The seeds for Wayne Art Center's colorful open-air painting festival were planted during exploratory visits to similar events as far-flung as Easton, Md., and Sinoma on the Hawaiian island of Maui.
Now the annual juried "Plein Air Festival" is in its fourth year, and this year features 32 representational painters from nine states, with artists from Maryland and Pennsylvania the strongest and most numerous participants. A third of the exhibitors are new to the festival.
The regional event calls attention to a growing movement among artists able to work rapidly and impressionistically, completing a canvas in less than three hours, two or three in a day. Several hundred of the resulting works are on view, with fewer watercolors this year. Oils predominate.
During the five days (May 17-25) in which the artists worked, many were houseguests of nearby families. They painted outdoors - rain, fortunately, was not much of a factor - at various locations, often starting with rural subjects within a 15-mile radius of their Wayne home base.
Scenic farms in the vicinity of Willistown Township, Paoli, and at Androssan were favored subjects. Oils of farm buildings by Tim Bell of Edgewater, Md., are standouts for their organic, vital style, which has a sweeping though deliberate movement and ease of handling.
The final days of painting concentrated on Philadelphia for the first time, as well as on Wayne itself, as in the past. Artists delivered their latest canvases each night with paint still wet, and the framed works immediately would be hung up.
Encountering such energy is one more indication that Wayne's hype about open-air painting extends to broader aesthetic territories, and to a wider public, than we'd once supposed. The art-savvy Central Bucks Chamber of Commerce will host a similar show for the first time next year. And in June, Philadelphia will host its first "Art in the Open," a juried, mixed-media extravaganza of creativity under the sky.
In the spirit of the sketch, Barbara Schaff makes painted and drawn images of nature realized by light, not outline, in her show "Spontaneous Nature" at Sande Webster Gallery. Twenty years ago, Schaff, a Philadelphian, went from being a muralist in clay to a painter on canvas, a natural enough transition fueled both by her strong interest in color and light and by the influence of painter Seymour Remenick, a mentor.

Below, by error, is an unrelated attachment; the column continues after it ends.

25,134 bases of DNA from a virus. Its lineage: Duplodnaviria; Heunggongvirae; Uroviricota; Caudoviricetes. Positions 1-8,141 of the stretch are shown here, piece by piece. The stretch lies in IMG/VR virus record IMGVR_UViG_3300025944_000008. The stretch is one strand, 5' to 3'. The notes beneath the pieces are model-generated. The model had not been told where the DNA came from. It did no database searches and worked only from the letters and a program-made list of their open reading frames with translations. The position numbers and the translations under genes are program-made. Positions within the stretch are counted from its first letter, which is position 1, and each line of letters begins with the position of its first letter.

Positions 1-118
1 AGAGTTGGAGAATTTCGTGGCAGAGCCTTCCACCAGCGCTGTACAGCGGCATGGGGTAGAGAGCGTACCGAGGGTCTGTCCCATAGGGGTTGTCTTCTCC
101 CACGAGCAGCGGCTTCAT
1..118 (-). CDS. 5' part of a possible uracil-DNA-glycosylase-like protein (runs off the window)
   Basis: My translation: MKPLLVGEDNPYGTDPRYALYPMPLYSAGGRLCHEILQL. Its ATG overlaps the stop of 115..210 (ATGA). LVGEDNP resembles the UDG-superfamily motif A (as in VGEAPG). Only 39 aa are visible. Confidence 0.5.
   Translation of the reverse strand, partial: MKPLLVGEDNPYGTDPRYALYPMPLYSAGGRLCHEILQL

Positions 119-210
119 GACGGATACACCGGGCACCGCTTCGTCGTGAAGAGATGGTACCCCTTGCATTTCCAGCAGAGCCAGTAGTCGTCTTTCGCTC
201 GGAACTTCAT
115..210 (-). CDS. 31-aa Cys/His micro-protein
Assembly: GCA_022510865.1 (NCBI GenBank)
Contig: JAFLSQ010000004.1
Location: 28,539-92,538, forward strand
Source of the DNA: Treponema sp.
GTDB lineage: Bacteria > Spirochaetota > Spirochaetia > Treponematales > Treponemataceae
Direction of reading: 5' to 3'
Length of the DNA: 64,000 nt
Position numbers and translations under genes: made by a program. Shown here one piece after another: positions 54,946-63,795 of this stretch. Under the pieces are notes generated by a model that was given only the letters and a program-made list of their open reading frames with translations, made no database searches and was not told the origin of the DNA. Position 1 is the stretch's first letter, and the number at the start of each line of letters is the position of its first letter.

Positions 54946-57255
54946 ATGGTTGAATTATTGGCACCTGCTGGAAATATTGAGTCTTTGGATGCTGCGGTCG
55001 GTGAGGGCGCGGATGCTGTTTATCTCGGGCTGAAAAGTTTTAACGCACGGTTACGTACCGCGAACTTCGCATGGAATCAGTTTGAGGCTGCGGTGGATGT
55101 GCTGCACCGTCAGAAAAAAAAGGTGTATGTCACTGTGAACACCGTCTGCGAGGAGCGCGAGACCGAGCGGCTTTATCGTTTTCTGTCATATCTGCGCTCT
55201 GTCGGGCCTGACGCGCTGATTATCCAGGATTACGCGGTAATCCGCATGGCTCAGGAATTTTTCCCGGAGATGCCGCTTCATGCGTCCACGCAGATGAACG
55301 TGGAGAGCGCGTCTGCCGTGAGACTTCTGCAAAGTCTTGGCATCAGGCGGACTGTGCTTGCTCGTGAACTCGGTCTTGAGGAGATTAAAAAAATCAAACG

A loose naturalness of expression that seemingly comes closest to the heart of her sensibility is shown in works ranging from luminous Asian-inspired landscapes to beautiful drawings of empty birds' nests. The latter, suggesting the emptiness left by her late father's passing, feature line that is crisp yet slightly blurred by the touch of her pencil, and that finds every contour, every twig. Thus, drawing gives credible volume to things, and from this credibility an almost atmospheric perspective, despite the absence of color or even wash.
More generally though, Schaff is best revealed in capturing objects, or scenes, and colorfully translating them into eloquent, somewhat abstract forms.
A local crisis-intervention center sends its children to after-school art classes at Main Line Art Center as a reward for good behavior. Indeed, impressive Art Center outreach programs abound for teens, children, adults with disabilities, at-risk children, poor adults, and poor families.
It's annual roundup time for artwork produced at these sessions, and participants in four of the programs are featured in the exhibit "The Space Within." Three of these programs are conducted at the Art Center in Haverford, the fourth in Chester.
Exceptional Art for Children and Teens deals with special needs associated with physical and cognitive disabilities. The individual attention these students receive brings good, lively results here, as do the projects connected with developmental difficulties of age groups ranging from children up through young adults, all from the Elwyn Education Division.
Presbyterian Village seems to handle crisis intervention in ways that motivate children to do well artistically, and Main Line's classes in Chester effectively use tactile mediums such as clay and mosaics in working with students at the Delaware County Center for the Blind and Visually Impaired. Good show.